BY: STEPHEN SMITH ON SEPTEMBER 15TH 2014 AT 6:30 AM
Just outside of the heart of downtown Flushing, a very special mixed-use hotel and medical building has started to rise. A glassy stack of 18 floors of class-A commercial space, the tower is an exceedingly rare instance of a developer asking the city to build less housing and more commercial space than allowed by the zoning code.
The land on which 42-31 Union Street sits, mid-block between Sanford and Franklin Avenues – just to the southeast of Flushing’s central business district — is zoned purely for residential use. In 1998, The Department of City Planning rezoned a large amount of land on the Flushing riverfront, between Roosevelt and Northern, for fairly high density commercial use.
But the demand was not satiated, and developer Richard Xia — of Fleet Financial Group — asked the Board of Standards and Appeals for a variance to build something other than housing on his fairly large plot of land, outside of the rezoned area.
In 2013, the BSA granted the request, allowing Xia to build the Eastern Mirage: a tower made up of a 180-room hotel (he says it’ll be an Element by Westin) and a space dubbed the North Queens Medical Center (which, at least at one point, was set to draw on $17 million in tax-exempt bonds handed out by the EDC as part of the federal stimulus package). The project will have a 300-space public parking garage, a condition of the community board’s approval.
In any other part of the city, nobody in their right mind would ask to swap out residential space for commercial. The Manhattan office market has never fully recovered from the overbuilding of the late ’80s, and residential development has been suppressed all over since the 1961 zoning code, driving prices sky high. New York has adjusted to a perverse real estate reality where housing is almost always the highest and best use of land.
Except, that is, in the heart of the vast area best described as Chinese eastern Queens. Flushing has an intense appetite for new hotel and medical office space catering specifically to a rapidly growing and fairly wealthy new immigrant demographic, and the lust for space cannot be met by the existing pre-war building stock.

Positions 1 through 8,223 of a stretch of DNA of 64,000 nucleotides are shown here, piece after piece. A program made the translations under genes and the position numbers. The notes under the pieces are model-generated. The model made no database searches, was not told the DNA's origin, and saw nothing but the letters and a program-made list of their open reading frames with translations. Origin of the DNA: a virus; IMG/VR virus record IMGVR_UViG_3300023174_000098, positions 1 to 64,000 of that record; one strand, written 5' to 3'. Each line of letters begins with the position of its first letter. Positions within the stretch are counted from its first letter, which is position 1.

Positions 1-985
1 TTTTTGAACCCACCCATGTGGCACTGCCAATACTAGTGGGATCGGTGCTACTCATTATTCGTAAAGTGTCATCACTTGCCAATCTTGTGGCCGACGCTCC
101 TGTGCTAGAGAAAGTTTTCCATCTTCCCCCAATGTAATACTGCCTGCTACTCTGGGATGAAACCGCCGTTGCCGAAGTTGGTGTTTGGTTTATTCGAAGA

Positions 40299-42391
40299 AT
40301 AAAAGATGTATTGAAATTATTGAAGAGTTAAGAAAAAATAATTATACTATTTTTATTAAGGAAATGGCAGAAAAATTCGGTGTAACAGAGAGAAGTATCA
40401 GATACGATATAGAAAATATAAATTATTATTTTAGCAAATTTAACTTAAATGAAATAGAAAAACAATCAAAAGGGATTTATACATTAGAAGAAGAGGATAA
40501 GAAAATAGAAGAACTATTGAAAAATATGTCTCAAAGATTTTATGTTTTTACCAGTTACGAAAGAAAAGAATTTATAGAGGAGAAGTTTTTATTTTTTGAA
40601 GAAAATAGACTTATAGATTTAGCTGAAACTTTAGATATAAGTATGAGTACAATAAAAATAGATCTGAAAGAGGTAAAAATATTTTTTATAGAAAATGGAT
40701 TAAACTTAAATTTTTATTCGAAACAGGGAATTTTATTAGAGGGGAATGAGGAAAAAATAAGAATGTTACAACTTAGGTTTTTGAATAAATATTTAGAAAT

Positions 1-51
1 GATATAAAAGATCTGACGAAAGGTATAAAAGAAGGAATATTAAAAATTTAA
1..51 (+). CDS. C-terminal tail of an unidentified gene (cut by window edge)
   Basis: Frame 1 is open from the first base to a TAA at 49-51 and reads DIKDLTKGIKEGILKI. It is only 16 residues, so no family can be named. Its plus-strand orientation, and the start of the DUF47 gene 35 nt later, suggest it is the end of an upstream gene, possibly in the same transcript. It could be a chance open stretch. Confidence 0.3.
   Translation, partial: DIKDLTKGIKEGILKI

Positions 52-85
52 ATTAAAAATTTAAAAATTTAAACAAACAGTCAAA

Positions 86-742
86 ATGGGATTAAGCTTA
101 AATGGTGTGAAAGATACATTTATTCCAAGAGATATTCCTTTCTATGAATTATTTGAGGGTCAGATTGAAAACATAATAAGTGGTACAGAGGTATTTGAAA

While most developers in Flushing will still go with residential space when given the option, land there is more of a toss-up than in other parts of Queens, said Stephen Preuss, a vice-president for sales at Massey Knakal’s Queens office.
“If [the option is] hotel or residential, most people go residential,” he told YIMBY. “But you do find these hotel developers that’ll make it work for them,” and the same with builders of medical space.
“New construction saves with their build-outs,” Preuss said of medical users. “They need higher ceilings and customizations, so you’ll see them take bigger blocks in these buildings.”
With the most expensive new housing in Flushing not fetching anywhere near the four-digit prices you can get for a square foot of condo in Manhattan and parts of Brooklyn, office space can occasionally win out. At the Prince Center, a modern office building off Main Street built in 2001, office condos have recently been trading in the $600s to $800s per square foot. A 120,000-square foot chunk of office space at the SkyView Center on College Point Boulevard is on offer for $96 million, or $800 per square foot.
Back on Union Street, work on the Eastern Mirage has reached the fourth floor, and the building will soon tower over its residential neighbors. It will consist of four distinct shapes – two narrow pedestals perpendicular to the street, atop which one larger part will sit parallel to the street, with a taller mass rising behind it to the full 18 stories.
Richard Xia’s office would not return YIMBY’s request for an estimated completion date – the mainstream real estate media generally ignores Flushing, and Chinese developers there are more than happy to return the favor – but per on-site signage, it will be finished in the fall of 2015.
The design was apparently done in-house, with Fleet Architects filing for the permits.